It has lived a difficult life under a heavy debt burden and although it has taken some good steps to maintain its profitability through debt refinancing and store renovations, it has a long way to go. Its stock is already more expensive than Walgreen or CVS Caremark in terms of annual profit estimates. Therefore, I would not recommend Rite Aid at these price levels.
On the other hand, CVS Caremark is a blue-chip pharmacy stock that is at par with Walgreen, yields a decent return on equity and healthy profit margins (shown in the table below). With increasing patent losses of branded drugs, its sales of generics would increase, causing margin expansion in the coming quarters.
Moreover, the new Affordable Care Act could give a significant boost to CVS’ future sales as millions of formerly uninsured Americans will now have the option to visit any of CVS’ 650 in-store “Minute Clinics” instead of going to hospital emergency rooms.
CVS is ahead of Walgreen in this regard with nearly twice as many clinics and is planning rapid expansion by targeting 1,500 clinics by 2017. Therefore, I am long-term bullish on CVS.
Winning back customers
I believe that in the long run, Walgreen will be able to win back most of its lost customers. The company’s ability to attract clients is evident in the success of its Balance Rewards program. Walgreen was the last among its peers to launch a customer-loyalty card, but now boasts of more subscribers than CVS's ExtraCare card program and Rite Aid’s wellness+ program. The loyalty program requires initial investments, but once it takes off, it translates into a reliable revenue stream for the long run. Moreover, the card also provides Walgreen with insightful data which can be used to increase customer satisfaction as well as shareholder value by giving a much-needed boost to front-end sales.
Walgreen’s stock has risen by 39.6% this year, easily outperforming the S&P 500 ETF (SPY) and CVS, which are up 20.8% and 29.1%, respectively in the same period. Although Walgreen has been far behind Rite Aid, which has risen by 106.5% in 2013, Walgreen's strengths lie in its solid 2.5% yield, highest return on equity among its peers and reasonable operating margins.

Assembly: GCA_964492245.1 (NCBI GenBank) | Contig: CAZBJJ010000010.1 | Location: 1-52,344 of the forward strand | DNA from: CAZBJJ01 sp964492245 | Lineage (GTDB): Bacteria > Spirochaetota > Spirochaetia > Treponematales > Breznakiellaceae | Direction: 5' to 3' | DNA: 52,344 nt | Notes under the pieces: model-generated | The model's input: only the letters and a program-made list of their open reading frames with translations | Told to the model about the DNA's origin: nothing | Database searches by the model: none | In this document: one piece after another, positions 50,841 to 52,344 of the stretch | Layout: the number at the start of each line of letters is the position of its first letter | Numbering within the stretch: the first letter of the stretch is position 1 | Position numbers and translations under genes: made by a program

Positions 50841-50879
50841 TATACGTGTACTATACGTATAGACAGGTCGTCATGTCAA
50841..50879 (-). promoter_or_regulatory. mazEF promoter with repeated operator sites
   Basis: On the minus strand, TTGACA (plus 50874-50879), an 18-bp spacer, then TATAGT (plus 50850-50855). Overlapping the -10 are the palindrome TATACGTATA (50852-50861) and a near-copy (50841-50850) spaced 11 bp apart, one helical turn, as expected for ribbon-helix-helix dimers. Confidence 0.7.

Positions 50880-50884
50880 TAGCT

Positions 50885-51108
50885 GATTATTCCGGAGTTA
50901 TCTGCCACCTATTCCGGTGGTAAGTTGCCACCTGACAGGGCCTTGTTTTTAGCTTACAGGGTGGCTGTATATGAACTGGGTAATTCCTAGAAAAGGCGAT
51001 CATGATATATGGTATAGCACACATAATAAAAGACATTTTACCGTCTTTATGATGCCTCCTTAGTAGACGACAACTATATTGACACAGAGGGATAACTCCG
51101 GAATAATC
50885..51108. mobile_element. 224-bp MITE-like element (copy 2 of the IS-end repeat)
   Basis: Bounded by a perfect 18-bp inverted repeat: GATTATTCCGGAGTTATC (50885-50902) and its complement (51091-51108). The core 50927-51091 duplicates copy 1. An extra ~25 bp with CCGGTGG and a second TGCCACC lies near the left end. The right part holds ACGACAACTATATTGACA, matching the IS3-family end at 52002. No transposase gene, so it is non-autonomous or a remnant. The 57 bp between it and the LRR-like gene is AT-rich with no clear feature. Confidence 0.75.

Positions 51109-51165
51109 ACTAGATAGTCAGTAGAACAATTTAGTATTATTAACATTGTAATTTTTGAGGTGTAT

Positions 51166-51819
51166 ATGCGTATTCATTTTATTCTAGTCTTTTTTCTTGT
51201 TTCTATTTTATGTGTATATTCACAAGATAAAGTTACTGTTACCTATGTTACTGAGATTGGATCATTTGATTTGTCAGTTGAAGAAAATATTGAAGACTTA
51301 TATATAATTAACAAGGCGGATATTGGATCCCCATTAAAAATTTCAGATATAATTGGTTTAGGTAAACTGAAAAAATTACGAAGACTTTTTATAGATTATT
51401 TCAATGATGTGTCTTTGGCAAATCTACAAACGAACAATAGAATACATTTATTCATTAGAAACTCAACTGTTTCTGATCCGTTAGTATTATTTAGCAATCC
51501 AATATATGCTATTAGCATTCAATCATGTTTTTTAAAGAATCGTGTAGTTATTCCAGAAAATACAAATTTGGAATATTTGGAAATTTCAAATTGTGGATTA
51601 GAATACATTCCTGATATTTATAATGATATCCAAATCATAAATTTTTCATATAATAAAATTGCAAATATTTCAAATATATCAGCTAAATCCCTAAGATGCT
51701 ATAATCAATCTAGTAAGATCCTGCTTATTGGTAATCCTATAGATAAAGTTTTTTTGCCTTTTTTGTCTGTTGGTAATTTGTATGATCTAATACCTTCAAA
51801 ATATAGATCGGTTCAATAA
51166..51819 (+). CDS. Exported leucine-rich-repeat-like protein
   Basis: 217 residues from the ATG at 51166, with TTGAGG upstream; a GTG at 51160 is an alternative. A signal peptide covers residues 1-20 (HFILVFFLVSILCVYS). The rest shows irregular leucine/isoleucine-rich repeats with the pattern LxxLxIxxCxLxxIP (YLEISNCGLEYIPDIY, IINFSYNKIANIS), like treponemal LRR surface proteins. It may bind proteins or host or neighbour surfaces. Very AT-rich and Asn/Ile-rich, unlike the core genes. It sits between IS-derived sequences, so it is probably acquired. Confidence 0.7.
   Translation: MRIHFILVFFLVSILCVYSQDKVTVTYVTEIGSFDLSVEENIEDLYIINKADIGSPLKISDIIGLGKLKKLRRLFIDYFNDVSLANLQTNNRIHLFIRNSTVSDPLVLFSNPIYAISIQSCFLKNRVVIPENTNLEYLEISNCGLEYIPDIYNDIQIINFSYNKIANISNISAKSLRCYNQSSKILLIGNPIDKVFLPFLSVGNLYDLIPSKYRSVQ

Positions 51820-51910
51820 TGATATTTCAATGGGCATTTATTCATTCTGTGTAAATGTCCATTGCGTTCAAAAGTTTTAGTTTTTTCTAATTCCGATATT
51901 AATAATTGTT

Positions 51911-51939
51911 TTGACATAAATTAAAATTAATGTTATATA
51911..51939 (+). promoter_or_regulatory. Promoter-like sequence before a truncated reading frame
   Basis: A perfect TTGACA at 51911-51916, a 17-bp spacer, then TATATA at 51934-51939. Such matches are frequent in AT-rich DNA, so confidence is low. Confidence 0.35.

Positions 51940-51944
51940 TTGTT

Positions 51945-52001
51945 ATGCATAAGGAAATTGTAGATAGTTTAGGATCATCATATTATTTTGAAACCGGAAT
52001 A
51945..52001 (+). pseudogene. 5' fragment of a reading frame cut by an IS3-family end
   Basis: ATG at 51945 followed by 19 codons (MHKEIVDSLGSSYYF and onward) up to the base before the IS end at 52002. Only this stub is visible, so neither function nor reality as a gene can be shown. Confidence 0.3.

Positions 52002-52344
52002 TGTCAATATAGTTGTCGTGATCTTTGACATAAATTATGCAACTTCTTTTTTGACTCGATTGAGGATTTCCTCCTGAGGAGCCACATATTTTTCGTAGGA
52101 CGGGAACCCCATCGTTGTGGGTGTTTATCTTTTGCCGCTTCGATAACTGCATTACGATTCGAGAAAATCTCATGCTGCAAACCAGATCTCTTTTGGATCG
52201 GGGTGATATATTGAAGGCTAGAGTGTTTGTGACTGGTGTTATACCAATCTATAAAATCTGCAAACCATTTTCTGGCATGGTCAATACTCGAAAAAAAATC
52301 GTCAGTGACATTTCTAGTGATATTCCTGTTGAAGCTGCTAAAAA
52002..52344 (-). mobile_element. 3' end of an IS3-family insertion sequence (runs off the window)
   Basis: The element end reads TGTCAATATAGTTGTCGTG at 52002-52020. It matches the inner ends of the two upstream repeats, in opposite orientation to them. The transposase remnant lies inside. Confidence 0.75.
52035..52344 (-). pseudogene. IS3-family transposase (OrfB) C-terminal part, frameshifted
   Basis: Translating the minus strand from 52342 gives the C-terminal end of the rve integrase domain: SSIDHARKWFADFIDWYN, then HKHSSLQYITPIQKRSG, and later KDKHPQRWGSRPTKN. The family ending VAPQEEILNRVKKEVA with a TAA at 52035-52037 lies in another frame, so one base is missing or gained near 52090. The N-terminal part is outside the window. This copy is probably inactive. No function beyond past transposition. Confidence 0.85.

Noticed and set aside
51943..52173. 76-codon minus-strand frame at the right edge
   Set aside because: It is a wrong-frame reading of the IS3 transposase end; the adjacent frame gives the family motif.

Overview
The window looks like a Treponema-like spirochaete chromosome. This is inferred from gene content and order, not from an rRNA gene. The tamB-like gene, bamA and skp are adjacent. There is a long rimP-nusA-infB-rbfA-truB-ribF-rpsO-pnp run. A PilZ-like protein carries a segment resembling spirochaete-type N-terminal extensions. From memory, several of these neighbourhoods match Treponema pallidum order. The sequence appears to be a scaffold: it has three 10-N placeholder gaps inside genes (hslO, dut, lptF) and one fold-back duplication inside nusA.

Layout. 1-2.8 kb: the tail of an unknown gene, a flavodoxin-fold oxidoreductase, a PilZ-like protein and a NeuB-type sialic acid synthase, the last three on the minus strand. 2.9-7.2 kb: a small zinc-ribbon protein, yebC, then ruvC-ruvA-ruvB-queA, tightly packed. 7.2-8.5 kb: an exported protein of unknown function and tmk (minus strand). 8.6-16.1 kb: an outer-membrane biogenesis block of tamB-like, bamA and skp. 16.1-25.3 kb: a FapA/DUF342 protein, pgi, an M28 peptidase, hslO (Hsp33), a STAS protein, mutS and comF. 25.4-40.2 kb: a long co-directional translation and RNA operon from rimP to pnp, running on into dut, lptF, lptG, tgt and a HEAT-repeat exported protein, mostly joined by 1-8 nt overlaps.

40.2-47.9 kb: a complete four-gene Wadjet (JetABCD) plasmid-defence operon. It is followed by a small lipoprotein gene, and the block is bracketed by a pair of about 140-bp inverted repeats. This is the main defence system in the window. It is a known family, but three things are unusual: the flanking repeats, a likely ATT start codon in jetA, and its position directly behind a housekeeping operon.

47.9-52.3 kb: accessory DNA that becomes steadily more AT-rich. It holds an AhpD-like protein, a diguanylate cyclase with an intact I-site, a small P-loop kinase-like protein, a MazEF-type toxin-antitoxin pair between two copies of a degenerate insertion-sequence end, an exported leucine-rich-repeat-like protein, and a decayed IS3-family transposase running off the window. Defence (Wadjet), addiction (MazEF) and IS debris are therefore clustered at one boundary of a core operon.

Interestingly, despite the gigantic 38% dividend-hike announced in December 2012, CVS still gives a significantly lower yield than Walgreen.
Therefore, I believe that due to the insider buying, its reach outside of the United States with possibilities of increasing exposure in the emerging markets – particularly with Pessina on board – Walgreen looks attractive as a long-term investment. Moreover, its industry leadership, an expected increase in revenue from new partnerships and loyalty program, coupled with a solid financial position makes it even more appealing.
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Sarfaraz Khan has no position in any stocks mentioned. The Motley Fool has no position in any of the stocks mentioned. Try any of our Foolish newsletter services free for 30 days. We Fools may not all hold the same opinions, but we all believe that considering a diverse range of insights makes us better investors. The Motley Fool has a disclosure policy. Is this post wrong? Click here. Think you can do better? Join us and write your own!